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Drag waveform with the mouse to change phase the angle

Phase Control (Light Dimmer)

This demonstrates how a Phase Control light dimmer works. This is a standard light dimmer used for filament lamps.

The light dimmer uses a Triac semi-conductor switch. Each half cycle, the triac switches off when the current through it drops to zero. Later in each half cycle, the triac is switched on. By varying this switch-on position in the cycle, the RMS voltage supplied to the filament is varied, which in turn varies the light output. Drag the Current waveform left and right to change the triac switch-on position.

Again, this demonstration is for a 100W light on 240V. You will see the Current waveform change as you change adjust the light level, and consequently the power consumption of the light, which is represented by the size of the red area. The Lumen output indicates how much light is given off. Notice that this falls off much faster than the power consumption reduces when you dim a light - this shows how inefficient filaments lamps become when dimmed.

The VA and Power Factor are also shown.

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Drag waveform with the mouse to change phase control angle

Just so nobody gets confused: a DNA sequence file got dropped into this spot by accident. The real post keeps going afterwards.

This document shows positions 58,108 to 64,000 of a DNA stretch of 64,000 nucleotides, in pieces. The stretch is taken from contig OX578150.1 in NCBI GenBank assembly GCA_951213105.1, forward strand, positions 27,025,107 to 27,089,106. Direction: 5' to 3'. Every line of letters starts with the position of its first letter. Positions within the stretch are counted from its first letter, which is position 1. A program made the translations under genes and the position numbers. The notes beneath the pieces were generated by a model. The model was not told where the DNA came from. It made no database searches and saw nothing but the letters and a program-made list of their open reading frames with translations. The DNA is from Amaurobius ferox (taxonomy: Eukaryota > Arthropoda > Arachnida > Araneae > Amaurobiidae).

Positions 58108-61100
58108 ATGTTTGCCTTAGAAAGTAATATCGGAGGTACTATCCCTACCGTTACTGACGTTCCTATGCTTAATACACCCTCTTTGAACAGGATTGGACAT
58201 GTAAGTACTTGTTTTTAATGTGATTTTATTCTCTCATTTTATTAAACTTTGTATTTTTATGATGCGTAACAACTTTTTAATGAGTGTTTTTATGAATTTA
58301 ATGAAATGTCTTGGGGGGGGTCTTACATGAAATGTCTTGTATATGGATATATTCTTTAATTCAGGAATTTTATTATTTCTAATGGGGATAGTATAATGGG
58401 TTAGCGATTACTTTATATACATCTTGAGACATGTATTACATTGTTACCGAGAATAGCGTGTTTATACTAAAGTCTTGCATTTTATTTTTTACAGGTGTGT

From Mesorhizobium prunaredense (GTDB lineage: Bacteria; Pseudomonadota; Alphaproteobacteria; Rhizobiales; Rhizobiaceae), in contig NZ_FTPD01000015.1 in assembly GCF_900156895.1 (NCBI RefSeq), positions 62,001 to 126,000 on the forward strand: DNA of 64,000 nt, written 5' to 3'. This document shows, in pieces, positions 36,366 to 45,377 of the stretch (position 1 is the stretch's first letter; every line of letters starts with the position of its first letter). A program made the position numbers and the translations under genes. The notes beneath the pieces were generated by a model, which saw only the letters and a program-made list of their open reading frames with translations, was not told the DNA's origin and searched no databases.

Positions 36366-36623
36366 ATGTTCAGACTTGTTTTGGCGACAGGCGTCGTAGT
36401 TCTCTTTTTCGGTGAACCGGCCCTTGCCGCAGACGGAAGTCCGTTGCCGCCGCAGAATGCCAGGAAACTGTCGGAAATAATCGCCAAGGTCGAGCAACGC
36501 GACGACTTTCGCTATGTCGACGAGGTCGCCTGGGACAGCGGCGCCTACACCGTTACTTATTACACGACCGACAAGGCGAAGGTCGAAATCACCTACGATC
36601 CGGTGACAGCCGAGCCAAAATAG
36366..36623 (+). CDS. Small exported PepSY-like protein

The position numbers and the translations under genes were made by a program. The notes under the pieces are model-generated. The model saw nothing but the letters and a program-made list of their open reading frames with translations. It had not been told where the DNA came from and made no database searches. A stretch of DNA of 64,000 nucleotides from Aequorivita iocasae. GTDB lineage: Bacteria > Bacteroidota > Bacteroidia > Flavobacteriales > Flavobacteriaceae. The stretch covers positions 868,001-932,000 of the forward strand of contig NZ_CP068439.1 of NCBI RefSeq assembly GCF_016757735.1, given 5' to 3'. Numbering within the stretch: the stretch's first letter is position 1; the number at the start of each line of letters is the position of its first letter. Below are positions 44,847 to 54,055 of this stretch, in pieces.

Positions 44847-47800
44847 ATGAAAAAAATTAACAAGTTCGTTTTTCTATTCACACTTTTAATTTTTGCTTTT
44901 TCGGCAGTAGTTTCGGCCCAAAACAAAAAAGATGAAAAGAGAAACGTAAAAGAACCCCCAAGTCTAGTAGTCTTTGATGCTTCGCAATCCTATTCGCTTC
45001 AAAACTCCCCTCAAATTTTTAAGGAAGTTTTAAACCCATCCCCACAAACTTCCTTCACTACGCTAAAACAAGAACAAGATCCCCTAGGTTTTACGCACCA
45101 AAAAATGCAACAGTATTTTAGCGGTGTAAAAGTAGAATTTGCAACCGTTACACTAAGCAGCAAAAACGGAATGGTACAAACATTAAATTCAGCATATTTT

Switched Mode Power Supply

This shows the load generated by Switched Mode Power Supplies (SMPSU) which don't contain power factor correction. SMPSUs are used in most electronic items nowadays, such as compact fluorescent lamps, phone chargers, computers, etc. SMPSUs rectify mains into a 360V DC storage capacitor. They only draw current from the mains during the mains peaks, just to recharge the DC storage capacitor, replacing the energy consumed from it since the last mains cycle peak.

Like the first example, we'll consider a load consuming a fixed 100W (typical of a computer). Since the power is the same as the first example, the energy used (the red area) will be the same. However, since the SMPSU can only draw energy during the peaks, this results in high energy demand during this small time, and no energy demand at other times. Thus the current drawn during these peaks is high.

These short large current peaks result in a large RMS current draw, which in turn result in a large VA rating. Consequently, the Power Factor is well below 1. The narrower the peaks, the larger they are - you can change them by dragging left and right on the chart to see what difference this makes, but they are rarely better that a power factor of 0.5.

A large number of SMPSUs has a rather devastating effect on the electricity supply infrastructure. It requires cables, transformers etc to be much bigger the size they need to be for the True Power consumed, and it can result in flattening of the Voltage waveform. Consequently, regulations have been introduced in Europe and other areas which require SMPSUs over 25W to include Power Factor correction circuits. These work by making the SMPSU draw energy through most of the mains cycle, so it looks more like a resistive load, and the power factor increases to nearly 1.

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Drag waveform with the mouse to change Current peak width

© 2009 Andrew Gabriel. All Rights Reserved. / Last revision 15 December 2009